Going Catholic, part 4

A few thoughts on my mother dying and why that event propelled me into St. Mary’s at 7:30 on a Sunday morning in December.

My mom died of breast cancer in 2010, 29 years after she was first diagnosed. I never quibbled with God about her dying. I knew she would die of cancer from the time I was 10 years old and she was first diagnosed, back in 1981. She didn’t die then. She didn’t die in 1984 when she became Stage 4, and the radiologist fell to his knees in the lab after looking at her films and said, “Oh, my God.” Her oncologist thought that with a complete hysterectomy (at the age of 38), he could buy her up to 18 months. The cancer did not reappear for the next 23 years.

My mom, Merry Nell Drummond, was a walking miracle. She was also a Bible teacher, the first teaching leader of the evening women’s class for Bible Study Fellowship International in Austin, Texas. I can’t tell you how many women have told me, “Your mom taught me to study the Bible.” One woman said, “I got saved in college. I was like, ‘Now what?’ Everyone told me, ‘Call Merry Nell.’ I did. She changed my life.”

That, friends, is a lot to live up to.

When my mom’s cancer reappeared in her liver in 2007, she expected that God would heal her, just as he always had. Her oncologist suspected that since this would be her first round of chemo, he could buy her some more time. The end, though, was not in doubt.

I stopped going to church in 2008, when she started chemo. I drove to Austin once a week, whenever she had a treatment. I’d be a wreck the next day. On Sundays, I’d go for a long bike ride. (Sundays are the best days for long bike rides.)

It wasn’t hard not to go to church because since moving to Fredericksburg, we hadn’t found one and not for lack of trying. Our kids were getting weary of the whole thing.

I started going to counseling — spiritual direction, actually. About nine months after Mom died, on the second Sunday of Advent, I was ready to try the unthinkable, something I’d been considering for months.

I knew my family would expect me to be on a bike ride, so I left a note saying, “Gone to church.” Left my bike at home. When I got home, my husband asked, “What church did you go to?” He was absolutely floored when I answered, “St. Mary’s.”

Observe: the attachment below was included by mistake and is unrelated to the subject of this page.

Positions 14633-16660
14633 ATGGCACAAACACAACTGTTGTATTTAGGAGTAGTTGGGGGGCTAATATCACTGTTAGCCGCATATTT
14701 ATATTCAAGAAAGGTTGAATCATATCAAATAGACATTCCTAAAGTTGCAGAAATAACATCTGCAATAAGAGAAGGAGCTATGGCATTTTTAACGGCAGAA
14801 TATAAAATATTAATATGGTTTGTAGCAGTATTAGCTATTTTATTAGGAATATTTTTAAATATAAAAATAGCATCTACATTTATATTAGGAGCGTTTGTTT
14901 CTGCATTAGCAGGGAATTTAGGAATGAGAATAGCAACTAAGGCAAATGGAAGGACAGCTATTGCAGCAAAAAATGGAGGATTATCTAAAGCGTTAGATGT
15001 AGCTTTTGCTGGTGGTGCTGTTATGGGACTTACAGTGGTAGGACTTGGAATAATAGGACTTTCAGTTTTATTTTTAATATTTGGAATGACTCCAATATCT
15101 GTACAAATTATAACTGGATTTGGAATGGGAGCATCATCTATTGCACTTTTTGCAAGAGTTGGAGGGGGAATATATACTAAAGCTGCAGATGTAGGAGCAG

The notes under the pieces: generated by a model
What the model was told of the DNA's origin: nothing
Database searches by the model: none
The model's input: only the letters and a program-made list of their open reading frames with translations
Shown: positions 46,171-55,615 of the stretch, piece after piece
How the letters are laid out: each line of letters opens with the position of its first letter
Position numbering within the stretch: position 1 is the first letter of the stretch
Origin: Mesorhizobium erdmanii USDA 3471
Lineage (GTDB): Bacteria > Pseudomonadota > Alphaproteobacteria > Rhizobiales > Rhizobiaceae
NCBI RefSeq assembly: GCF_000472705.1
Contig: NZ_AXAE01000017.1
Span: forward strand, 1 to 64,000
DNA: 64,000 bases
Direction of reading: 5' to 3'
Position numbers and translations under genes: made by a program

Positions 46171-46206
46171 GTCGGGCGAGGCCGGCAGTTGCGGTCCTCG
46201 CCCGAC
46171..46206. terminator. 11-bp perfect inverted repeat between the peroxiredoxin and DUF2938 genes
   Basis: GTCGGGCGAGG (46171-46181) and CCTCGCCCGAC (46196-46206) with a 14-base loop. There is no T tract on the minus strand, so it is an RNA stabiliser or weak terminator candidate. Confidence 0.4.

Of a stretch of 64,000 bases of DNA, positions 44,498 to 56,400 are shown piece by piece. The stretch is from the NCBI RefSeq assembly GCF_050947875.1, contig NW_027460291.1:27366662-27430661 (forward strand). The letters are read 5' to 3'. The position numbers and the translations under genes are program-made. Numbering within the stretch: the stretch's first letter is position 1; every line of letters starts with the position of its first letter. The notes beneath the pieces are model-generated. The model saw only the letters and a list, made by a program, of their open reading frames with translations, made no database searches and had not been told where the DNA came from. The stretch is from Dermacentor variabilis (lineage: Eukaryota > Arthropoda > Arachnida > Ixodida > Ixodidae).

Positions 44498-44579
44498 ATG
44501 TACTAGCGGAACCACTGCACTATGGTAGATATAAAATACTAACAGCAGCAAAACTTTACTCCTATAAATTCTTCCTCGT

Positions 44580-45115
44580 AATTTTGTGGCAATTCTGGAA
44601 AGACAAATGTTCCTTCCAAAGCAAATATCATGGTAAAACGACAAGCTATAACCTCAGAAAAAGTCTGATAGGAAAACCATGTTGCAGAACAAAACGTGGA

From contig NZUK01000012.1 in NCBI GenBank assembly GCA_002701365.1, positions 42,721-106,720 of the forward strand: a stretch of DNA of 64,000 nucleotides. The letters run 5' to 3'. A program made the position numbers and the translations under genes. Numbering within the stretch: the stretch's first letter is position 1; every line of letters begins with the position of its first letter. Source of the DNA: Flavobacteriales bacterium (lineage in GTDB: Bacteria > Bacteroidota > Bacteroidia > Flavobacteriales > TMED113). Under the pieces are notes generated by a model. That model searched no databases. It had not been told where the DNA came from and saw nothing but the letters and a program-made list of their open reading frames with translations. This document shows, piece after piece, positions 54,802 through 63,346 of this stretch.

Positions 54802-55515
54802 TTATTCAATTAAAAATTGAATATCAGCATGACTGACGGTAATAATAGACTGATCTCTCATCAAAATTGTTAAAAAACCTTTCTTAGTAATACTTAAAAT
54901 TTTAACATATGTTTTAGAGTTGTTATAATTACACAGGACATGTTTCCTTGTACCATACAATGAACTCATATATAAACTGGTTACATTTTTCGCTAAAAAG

1. I have been sharing my own perspectives as the coincide with Megan’s pieces about “Going Catholic,” but I don’t have anything to add today. Her explanation here pretty much sums up my perspective as well.

  2. I’m captivated by this serialization.

  3. Me too. Captivated.

  4. I’d like to go to church with you. Or on a bike ride.

  5. captivated….yep, i can go along with that.

  6. Megan, you have said more than you know with this one. Oh, my. 23 years between bouts. Somehow, I had thought she was sick and in treatment the entire time, not a miracle-woman. Yes, that is a lot to live up to. And any kind of cancer treatment is devastating not only to the patient, but to all those closely surrounding the one being treated – it is so brutal, even primitive. That is how my 16 year old daughter moved to the next level in her relationship with the young man who would become her first husband – by being with him for each and every chemo treatment with his 2nd go-round. Long story – another time.

    And that was quite a bike ride that morning, the one that took you to church, instead of away from it. Thank you for these details, Megan – I am sure this was a hard one to write. And I pray you will find moments of true gratitude, maybe even fleeting glimpses of joy, during this Thanksgiving weekend. Love to you.

  7. Thanks for stopping by. Let me know how your experiment works! He is good. He has something for you in it.

  8. Many of my favorite authors are Catholic, and I have great admiration for them. Reading this gives me the sense that you are finding some peace.